What is state failure? See my conceptualisation of state failure on the right flank below.

Tuesday, February 23, 2010

The G-chief and Mullah Baradar: Cont'd

I quoted correspondent Bette Dam (from here) in the previous days regarding how Hamed Karzai may have been spared during his initial post-9/11 forays into Uruzgan by Mullah Baradar himself - a hint she dug up during her research for a book she wrote while she was also covering Dutch operations in the province:
"President Karzai started to ask for Mullah Baradar's help in 2001. After the attacks of 11 September 2001, the Americans helped Karzai take control of ‘his’ region in Uruzgan from the Taliban. By talking and negotiating he convinced one tribal leader after another to support him.
When Karzai found himself in a life-threatening situation while in the Durji mountains he was rescued by Mullah Baradar, who was then the Taliban’s defence minister. In exchange, Karzai agreed not to punish Mullah Baradar for his role as a Taliban leader. Karzai assured him that he had nothing to worry about and that the Taliban would later be allowed to participate in the government. However things turned out differently. United States forces bombed Baradar’s house in Deh Rawod in spite of Karzai’s objections. Mullah Baradar fled the country and began operating in neighbouring Pakistan."
I noted, in my previous related post, that any promise made by Karzai had to be effectively broken (nothing Karzai could do about this) by a 2002 incident when a wedding was bombed where many of Baradar's relatives may have been killed, including the bride who was his brother's daugther (the U.S. military dubbed this op "Operation Full Throttle"). That sounds bad, if the above anecdote is considered on its own. Now, from page 166 of Eric Blehm's excellent book, here is a hint that may suggest that by that time, actually no love may have been lost between Baradar and Karzai. When Karzai returned with U.S. special forces (who called him the G-chief, i.e. "guerrilla chief"), to Uruzgan, Mullah Baradar may have made a profound reassessment of his importance and consequently regarding what ought to be done to him. Thus he dispatched assassins to kill Karzai; Karzai picked up news of this through his network of informants and let his U.S. escort, members of ODA-574, know about this. An important piece of the puzzle, isn't it?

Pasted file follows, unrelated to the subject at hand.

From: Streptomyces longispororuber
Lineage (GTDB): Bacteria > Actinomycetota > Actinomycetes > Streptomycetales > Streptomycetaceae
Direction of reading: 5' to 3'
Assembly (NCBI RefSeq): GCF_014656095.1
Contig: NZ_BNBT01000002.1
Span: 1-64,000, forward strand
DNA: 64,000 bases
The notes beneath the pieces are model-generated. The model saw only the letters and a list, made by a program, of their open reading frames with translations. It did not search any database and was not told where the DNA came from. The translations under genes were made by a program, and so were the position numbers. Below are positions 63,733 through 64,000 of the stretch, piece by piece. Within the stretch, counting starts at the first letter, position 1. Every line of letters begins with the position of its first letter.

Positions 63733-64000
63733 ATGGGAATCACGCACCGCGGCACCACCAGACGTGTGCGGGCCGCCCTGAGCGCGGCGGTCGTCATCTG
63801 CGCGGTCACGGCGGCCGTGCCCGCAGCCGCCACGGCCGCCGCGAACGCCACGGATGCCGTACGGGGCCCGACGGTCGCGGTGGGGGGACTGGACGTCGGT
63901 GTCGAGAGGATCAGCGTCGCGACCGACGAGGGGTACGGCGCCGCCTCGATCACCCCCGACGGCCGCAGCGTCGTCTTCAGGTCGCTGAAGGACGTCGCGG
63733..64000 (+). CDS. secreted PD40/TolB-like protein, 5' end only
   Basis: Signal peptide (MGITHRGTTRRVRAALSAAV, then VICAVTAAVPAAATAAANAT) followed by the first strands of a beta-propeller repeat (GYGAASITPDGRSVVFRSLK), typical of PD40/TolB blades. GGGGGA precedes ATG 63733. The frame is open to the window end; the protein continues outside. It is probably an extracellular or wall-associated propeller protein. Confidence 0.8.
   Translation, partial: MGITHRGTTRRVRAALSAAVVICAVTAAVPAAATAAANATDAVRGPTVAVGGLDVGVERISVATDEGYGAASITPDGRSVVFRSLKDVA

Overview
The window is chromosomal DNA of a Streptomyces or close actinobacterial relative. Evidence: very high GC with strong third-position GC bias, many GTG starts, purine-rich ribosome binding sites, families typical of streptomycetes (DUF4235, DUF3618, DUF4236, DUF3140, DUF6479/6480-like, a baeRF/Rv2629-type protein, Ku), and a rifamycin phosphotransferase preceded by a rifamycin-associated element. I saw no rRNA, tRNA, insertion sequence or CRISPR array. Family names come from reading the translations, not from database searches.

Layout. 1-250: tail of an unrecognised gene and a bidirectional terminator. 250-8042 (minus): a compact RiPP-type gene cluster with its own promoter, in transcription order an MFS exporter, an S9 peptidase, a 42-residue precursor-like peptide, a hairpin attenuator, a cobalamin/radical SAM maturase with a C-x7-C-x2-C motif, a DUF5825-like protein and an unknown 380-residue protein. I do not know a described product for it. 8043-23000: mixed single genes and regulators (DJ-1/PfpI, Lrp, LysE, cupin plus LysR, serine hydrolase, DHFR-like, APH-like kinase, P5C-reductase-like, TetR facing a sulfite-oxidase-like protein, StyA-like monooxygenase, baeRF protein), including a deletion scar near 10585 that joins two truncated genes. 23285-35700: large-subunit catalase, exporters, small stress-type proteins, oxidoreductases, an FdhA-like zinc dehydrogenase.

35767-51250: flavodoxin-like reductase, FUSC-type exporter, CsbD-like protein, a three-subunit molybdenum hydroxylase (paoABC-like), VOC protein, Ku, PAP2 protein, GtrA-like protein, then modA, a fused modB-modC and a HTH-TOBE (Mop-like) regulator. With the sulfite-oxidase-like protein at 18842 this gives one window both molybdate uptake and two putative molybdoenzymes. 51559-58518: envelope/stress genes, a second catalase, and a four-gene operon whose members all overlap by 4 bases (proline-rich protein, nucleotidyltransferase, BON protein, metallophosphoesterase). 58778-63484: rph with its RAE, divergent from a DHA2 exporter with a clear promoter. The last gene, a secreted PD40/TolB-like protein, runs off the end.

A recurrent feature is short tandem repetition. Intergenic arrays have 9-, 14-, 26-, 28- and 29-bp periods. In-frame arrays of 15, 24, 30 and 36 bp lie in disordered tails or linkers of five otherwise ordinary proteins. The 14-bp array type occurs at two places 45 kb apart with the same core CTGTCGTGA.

But meanwhile, I should make it clear that where one reassessment could occur, many more could still happen. Therefore I don't think for a minute that this sort of past behind them might really have precluded the two, President Karzai and Mullah Baradar, from sending out feelers towards each other once again.

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